The CEO and president of IDEO writes that when designers are involved from the very beginning of the innovation process, startling new ideas can result - as a U.S. health care provider, a Japanese bicycle components manufacturer, and a system of Indian eye hospitals learned.
Increasing your energy capacity is the best way to get more work done faster and better. From the October 2007 issue of Harvard Business Review.
An extensive study of the world's best service companies reveals the principles on which they're built. From the April 2008 issue of Harvard Business Review.
Adam Grant, a professor of management at the University of Pennsylvania’s Wharton School, writes about how your organization’s success depends on the generosity of your employees.
Businesses hoping to survive over the long term will have to remake themselves into better competitors at least once along the way. These efforts have gone under many banners: total quality management, reengineering, rightsizing, restructuring, cultural change, and turnarounds, to name a few. In almost every case, the goal has been to cope with a new, more challenging market by changing the way business is conducted. In this article, John Kotter outlines the eight largest errors that can doom these efforts.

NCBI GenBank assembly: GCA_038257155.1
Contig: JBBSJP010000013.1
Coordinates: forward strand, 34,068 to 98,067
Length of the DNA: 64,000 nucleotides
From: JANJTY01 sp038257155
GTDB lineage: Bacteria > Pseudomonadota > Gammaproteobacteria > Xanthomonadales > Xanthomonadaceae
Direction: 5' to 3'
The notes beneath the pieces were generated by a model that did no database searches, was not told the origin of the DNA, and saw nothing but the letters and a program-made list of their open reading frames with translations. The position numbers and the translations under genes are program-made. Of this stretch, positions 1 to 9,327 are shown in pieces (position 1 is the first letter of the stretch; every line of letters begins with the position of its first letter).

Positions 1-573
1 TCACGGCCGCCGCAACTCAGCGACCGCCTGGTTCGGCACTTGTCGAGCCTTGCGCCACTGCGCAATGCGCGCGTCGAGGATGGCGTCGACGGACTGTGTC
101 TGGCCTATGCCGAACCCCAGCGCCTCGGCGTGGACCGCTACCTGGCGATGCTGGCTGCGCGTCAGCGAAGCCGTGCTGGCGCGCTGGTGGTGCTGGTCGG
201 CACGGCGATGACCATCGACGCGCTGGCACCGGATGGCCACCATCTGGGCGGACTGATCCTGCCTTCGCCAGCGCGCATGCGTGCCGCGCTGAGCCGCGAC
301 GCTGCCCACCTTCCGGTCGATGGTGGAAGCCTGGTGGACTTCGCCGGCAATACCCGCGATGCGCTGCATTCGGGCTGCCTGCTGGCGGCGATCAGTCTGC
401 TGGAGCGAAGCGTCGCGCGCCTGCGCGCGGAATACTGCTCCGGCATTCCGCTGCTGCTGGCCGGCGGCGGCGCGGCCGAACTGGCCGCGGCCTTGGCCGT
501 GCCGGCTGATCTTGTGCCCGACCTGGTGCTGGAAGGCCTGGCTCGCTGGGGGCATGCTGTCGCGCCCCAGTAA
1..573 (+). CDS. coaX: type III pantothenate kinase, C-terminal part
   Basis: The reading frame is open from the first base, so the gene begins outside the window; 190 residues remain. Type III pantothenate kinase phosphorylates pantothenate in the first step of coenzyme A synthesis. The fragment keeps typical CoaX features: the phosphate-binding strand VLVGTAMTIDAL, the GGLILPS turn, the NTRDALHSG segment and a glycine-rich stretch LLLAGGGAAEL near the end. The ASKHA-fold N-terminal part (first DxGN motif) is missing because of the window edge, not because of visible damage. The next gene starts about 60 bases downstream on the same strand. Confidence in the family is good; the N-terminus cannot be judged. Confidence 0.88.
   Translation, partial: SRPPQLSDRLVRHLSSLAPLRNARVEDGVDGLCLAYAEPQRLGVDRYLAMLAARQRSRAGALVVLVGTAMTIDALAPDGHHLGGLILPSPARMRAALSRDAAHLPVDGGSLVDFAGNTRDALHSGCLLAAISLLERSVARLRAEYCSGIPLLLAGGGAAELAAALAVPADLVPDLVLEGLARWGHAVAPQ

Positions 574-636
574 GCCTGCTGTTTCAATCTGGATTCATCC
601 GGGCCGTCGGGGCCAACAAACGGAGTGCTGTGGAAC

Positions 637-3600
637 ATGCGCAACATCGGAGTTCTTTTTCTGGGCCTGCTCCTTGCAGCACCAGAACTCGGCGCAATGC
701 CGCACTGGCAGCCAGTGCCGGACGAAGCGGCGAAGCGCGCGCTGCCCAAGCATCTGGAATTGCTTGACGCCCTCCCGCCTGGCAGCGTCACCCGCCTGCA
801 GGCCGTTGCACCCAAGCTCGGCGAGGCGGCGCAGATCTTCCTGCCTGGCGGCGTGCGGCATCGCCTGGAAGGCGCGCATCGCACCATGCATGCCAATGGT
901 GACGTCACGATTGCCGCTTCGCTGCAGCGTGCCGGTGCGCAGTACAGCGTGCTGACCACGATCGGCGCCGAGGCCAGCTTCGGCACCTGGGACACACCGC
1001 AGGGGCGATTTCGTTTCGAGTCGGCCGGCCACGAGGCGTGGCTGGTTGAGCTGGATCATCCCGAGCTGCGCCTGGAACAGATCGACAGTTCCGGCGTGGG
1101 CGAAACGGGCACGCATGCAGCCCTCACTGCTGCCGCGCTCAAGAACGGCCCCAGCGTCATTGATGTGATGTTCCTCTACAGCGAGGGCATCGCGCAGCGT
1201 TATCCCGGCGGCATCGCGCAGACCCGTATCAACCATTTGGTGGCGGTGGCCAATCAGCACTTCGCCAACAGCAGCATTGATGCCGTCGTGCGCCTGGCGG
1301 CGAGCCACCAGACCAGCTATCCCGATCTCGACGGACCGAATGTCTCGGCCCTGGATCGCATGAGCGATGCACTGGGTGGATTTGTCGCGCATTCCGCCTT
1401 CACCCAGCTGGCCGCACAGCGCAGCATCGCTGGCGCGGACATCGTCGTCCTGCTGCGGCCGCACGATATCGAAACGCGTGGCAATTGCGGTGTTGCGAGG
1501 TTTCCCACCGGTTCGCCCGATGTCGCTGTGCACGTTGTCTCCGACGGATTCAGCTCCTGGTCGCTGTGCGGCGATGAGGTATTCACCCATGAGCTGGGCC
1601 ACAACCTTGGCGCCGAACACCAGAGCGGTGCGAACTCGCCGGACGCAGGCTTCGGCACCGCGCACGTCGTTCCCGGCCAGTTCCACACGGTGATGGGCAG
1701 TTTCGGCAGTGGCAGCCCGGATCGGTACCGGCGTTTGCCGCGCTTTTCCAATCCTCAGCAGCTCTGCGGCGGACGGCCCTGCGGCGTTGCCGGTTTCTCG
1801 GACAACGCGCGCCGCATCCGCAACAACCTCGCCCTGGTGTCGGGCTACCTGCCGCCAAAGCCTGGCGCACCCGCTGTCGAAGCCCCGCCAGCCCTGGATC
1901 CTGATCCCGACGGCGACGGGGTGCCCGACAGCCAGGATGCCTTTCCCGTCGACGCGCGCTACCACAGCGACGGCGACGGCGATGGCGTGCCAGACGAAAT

Among the tests of a leader, few are more challenging and more painful than recovering from a career catastrophe. Most fallen leaders, in fact, don't recover. Still, two decades of consulting experience, scholarly research, and their own personal experiences have convinced the authors that leaders can triumph over tragedy if they do so deliberately.
Robert G. Barrett is a master of political incorrectness. For more than a decade now, Robert G. Barrett has been entertaining Australians with the cocky Queenslander Les Norton and his outrageous exploits. In this collection, as well as more great Les Norton stories, Robert G. Barrett offers his views on getting published, getting famous, getting the dole and getting a date. Rider on the Storm and Other Bits is Les Norton at his worst and Robert G. Barrett at his best.
How cognitive limitations obstruct us from dreaming up truly innovative ways of doing business – and how we can overcome them....
The acting president and CEO of Harvard Management Company writes that fulfillment doesn�t come from clearing hurdles others set for you; it comes from clearing those you set for yourself.
You'll hear how a CEO must be the steward of a living strategy that defines what the firm is and what it will become. From the January 2008 issue of Harvard Business Review.
Today's overachieving professionals labor longer, take on more responsibility, and earn more than the workaholics of yore. They hold what the authors call "extreme jobs", which entail workweeks of 60 or more hours and have at least five of 10 characteristics, such as tight deadlines and lots of travel. The authors consider the shape and scope of these jobs in relation to increasing competitive pressures, vastly improved communication technology, cultural shifts, and other sweeping changes.